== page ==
Praise for I Am One of You
“… this skillfully written collection … is sure to be appreciated by anyone who enjoys contemporary poetry.”
– BlueInk Review
“… In James Baldwin’s 1956 novel Giovanni’s Room, a character muses that “perhaps home is not a place but simply an irrevocable condition.” If Eiden’s poetry is about any one thing,it is that irrevocable condition. It’s about the old home we leavewithout ever quite leaving it, and the new home we build out of some uneven mixture of coincidence and desire. It’s also about marriage – the unlikely effort to forge a home with another human – and about children, and our hopeful wish to strengthen a home for those who come after us … On this tour of all her homes, the poet writes with pride but without arrogance, with wit but without guile, and with grace but without unnecessary ornament. Moving poetry that kindly welcomes readers in to sit down and rest awhile.”
– Kirkus Reviews
Volume LXXXIV, No. 5, I March 2016, page 149
Nicole Eiden's poems explore a common life, offering cadences of the everyday in images of school shoes , a small dog, a cup of coffee, a child, a mother, a father, a husband, a wife, while moving in memory's landscape from Ohio to New Orleans and points in between. But these are not just simple moments, but rather moments lovingly attended to, lovingly attuned to what it means to see the world in both its joys and sorrows and to not be afraid. These are incantations to turn to when the path seems dark. Trust me, they will help.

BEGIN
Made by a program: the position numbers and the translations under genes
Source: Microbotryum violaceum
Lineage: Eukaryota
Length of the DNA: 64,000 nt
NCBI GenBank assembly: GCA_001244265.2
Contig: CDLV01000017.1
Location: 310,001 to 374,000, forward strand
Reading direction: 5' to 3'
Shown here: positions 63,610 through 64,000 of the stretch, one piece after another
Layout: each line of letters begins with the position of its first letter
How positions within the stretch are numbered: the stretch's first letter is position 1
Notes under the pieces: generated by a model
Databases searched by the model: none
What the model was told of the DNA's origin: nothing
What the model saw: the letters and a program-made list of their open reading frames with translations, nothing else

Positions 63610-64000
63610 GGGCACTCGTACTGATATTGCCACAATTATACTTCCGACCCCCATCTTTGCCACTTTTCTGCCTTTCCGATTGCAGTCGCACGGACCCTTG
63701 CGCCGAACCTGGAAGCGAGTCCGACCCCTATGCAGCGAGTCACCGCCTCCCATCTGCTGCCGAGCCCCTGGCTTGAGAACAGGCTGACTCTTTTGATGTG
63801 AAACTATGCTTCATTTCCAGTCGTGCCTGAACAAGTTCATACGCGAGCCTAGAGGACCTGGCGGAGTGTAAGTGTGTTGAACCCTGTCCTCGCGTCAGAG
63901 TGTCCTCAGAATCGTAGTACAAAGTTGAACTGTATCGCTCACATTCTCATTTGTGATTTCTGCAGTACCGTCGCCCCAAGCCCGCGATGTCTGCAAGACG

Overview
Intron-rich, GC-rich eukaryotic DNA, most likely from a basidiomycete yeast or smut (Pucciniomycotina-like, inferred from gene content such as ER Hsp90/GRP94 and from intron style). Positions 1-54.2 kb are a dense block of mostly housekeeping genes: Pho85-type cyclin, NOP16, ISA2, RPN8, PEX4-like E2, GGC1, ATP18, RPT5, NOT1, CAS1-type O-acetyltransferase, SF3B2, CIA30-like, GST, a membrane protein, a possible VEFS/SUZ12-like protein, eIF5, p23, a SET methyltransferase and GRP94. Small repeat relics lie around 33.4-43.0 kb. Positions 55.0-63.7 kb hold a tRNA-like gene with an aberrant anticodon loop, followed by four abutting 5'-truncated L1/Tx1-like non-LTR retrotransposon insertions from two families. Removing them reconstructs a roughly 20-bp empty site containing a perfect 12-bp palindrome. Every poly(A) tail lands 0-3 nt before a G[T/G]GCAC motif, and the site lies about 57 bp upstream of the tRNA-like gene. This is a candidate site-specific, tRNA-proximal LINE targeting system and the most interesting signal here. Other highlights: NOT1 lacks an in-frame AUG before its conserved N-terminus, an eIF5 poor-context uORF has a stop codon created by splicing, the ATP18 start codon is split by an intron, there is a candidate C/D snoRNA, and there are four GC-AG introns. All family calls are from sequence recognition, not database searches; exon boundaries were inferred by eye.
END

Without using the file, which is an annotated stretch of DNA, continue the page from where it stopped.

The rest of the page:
– Robert Kinsley
Author of Field Stones and Endangered Species
Nicole Eiden’s poems arise from a profound desire to find something crucial – something durable and palpably significant – in the quotidian moments that compose the greater part of our lives. Her poems range from musings on a speck of spinach on the freezer door, to sweeping, lyrical meditations on time and desire. She can shift tone on a dime while delving into the murky ways in which we not only seek to define ourselves as parent, worker, friend, spouse, citizen, son or daughter – but also to break free of those definitions. “I want to be a hammer and pound / make noise see where my energy goes.” These poems are acutely aware that we are all moving on the currents of a river whose source and strength derives from our collective and personal histories, but that we must look ahead, push forward, embrace the future as well. This is a delightful debut.
– J. Allyn Rosser
Author of Mimi’s Trapeze, Foiled Again, Misery Prefigured, and Bright Moves
Nicole Eiden writes that she desires, “To really go at the heart of the day again and again.” A courageous task she has assigned herself, which she undertakes with grace and care. This collection describes the fertile tension in being child, friend, mother, lover, adventurer and creator. Please follow this brilliant poet as she illuminates the corridors of daily existence to locate the life-giving pulse at the center of her art.
– Constance Adler
Author of My Bayou, New Orleans Through the Eyes of a Lover
Nicole Eiden writes her way through the world so gently that you are not expecting tiny punches to your gut. Air sucked in by lines that simply appear and make you move your face in ways you had forgotten. “We tried to be loved by other people.” Her poetry always makes me feel like I can nod my head and announce to the rest of the room or the world that we are all the same. We are moving through things in this life. We are traveling with her.
– Amy Turn Sharp
Author of Hold Me Like Ohio